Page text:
What Things Mean by Sophia N. Lee


“Light always remains. The world  turns, and the days pass, and the sun warms the places that need it.”


What does it mean to be different? 14-year-old Olive is struggling to find out. Everything about her is so different from the rest of her family. She is big-haired, brown skinned, and clumsy in a family of cream-colored beauties who are all popular and Good At Sports. She closely resembles a father she has never known, and about whom her mother never speaks, and no one wants to tell her why. She turns to books and other things in her quest to find answers, and as a way to cope with her loneliness. When she learns the truth about her father, she must decide whether or not she will let the differences in her life define her forever.

A unique coming-of-age story unfolding through dictionary-style chapters, What Things Mean takes a closer look at the things that define a life, and the many ways in which we find meaning.

*Grand Prize Winner, Scholastic Asian Book Award 2014

Book Links: Author’s Site | Goodreads | Scholastic Asia

Personal Thoughts:

I actually read What Things Mean before reading Catherine Torres’ Sula’s Voyage, both books written by Filipina authors and showcases Filipino culture. What things mean reminds me that I haven’t actually read many stories set in my own country, Philippines. Though I’m sure there are many out there published both locally and internationally my reading pile doesn’t have much of those titles. I’m guilty for not really checking Filipino authors and their works as much as I’m supposed to. Support our own right?

Anyway, What Things Mean introduced readers to Olive Geurero, a young girl who is trying to find her place in her family. Being different from the rest of her mother’s clan from appearance to hobbies and interest makes her feel lonely and unaccepted. She is more like her father, though she never actually met him. The more she wants to fit in, the more she wants to meet her father to understand why she is so different. But what if meeting her father is not the key in uncovering her own identity?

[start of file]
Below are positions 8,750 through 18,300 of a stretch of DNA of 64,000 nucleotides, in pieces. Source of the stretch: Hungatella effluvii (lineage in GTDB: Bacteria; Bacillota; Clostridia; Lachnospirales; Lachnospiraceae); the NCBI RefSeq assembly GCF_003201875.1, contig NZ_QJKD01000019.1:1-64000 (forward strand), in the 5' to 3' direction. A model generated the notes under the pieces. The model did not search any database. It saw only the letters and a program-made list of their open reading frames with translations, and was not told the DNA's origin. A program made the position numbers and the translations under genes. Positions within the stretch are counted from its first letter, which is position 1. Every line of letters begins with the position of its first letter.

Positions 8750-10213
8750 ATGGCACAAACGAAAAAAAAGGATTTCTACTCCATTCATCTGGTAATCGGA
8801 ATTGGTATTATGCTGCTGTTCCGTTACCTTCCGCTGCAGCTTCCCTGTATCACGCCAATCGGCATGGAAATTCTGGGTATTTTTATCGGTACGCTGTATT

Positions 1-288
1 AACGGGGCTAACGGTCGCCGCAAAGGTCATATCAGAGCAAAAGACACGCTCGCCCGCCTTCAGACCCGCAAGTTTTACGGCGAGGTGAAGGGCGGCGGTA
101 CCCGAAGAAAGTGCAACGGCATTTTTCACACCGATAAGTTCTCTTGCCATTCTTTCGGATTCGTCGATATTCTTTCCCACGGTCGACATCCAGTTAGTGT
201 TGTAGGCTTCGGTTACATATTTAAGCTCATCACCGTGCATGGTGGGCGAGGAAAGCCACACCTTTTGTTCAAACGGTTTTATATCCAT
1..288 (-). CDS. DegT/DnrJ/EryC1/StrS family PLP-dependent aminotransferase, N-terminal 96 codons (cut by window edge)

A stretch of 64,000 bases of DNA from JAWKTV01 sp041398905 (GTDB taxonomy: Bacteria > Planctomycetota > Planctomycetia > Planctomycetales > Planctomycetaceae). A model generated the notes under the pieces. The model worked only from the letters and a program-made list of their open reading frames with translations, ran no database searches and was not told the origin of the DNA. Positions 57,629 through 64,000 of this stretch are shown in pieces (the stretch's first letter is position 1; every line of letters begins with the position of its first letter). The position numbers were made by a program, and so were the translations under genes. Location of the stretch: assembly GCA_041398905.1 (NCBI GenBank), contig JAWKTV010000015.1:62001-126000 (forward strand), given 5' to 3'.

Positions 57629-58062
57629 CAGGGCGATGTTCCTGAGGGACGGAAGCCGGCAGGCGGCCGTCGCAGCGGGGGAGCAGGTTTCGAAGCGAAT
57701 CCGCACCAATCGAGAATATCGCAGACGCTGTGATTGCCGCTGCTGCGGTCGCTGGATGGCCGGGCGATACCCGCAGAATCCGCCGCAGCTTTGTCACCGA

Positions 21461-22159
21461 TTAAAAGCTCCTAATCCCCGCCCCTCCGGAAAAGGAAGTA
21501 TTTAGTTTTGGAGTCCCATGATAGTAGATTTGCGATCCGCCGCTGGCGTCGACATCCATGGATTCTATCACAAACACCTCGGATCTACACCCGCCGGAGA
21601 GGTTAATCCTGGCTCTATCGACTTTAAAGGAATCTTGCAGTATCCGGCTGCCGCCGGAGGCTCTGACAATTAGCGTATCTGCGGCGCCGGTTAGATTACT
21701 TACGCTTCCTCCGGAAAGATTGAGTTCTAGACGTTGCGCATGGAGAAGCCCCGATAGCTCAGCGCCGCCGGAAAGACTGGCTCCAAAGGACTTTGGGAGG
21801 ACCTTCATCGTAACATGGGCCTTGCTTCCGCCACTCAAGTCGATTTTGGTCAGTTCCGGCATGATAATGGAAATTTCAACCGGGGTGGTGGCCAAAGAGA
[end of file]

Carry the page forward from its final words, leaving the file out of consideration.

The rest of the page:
The writing format reminds me of David Levithan’s Lover’s Dictionary wherein the story is told in a non-linear format of dictionary-entries. In What Thing Mean, Sophia N. Lee highlight each chapters using words and their dictionary meanings, then weaved all these words to Olive’s story.

“Like life. You can’t keep it from happening. You grow up. You change,”… “It’s just like those clothes you let go of because you get too big for them. Sometimes, your life just gets too small for you, and there’s nothing else you can do, but walk away.”

Olive as the main character is interesting. Her quiet and subtle approach of uncovering things to understand more why she is so different or just to find answers to most of her questions shows a different kind of strength. She is smart and humble. Even during her early age she clearly shows an inquisitive mind and an eager spirit. Readers will surely like Olive and her quiet tale of self-discovery to find meaning.

The story being set in the Philippines with Filipino characters showcase Filipino culture and values. Like the close family ties setup of living, where Olive lives in a house with her grandmother, her aunts, and cousins. Filipino readers will surely relate to Olive’s life and experiences. The book will easily remind us how colorful and unique Filipino culture is.

All in all, What Things Means is a quick read about a girl trying to find her place and meaning in life. It’s a unique book that show a closer look to Filipino culture and values, something that every Filipino readers will easily relate to and be proud of.


* This review is based on a copy I received courtesy of the publisher, Scholastic Press Philippines in exchange for an honest opinion.


1 thought on “What Things Mean by Sophia N. Lee”

  1. How do you explain Chapter 4, “STORIES”? I only know the reason why is it stories because of her father, in order to know the truth because she’s struggling with the things that cannot be defined to her. Thank you.


Leave a Reply

Fill in your details below or click an icon to log in: Logo

You are commenting using your account. Log Out /  Change )

Google+ photo

You are commenting using your Google+ account. Log Out /  Change )

Twitter picture

You are commenting using your Twitter account. Log Out /  Change )

Facebook photo

You are commenting using your Facebook account. Log Out /  Change )


Connecting to %s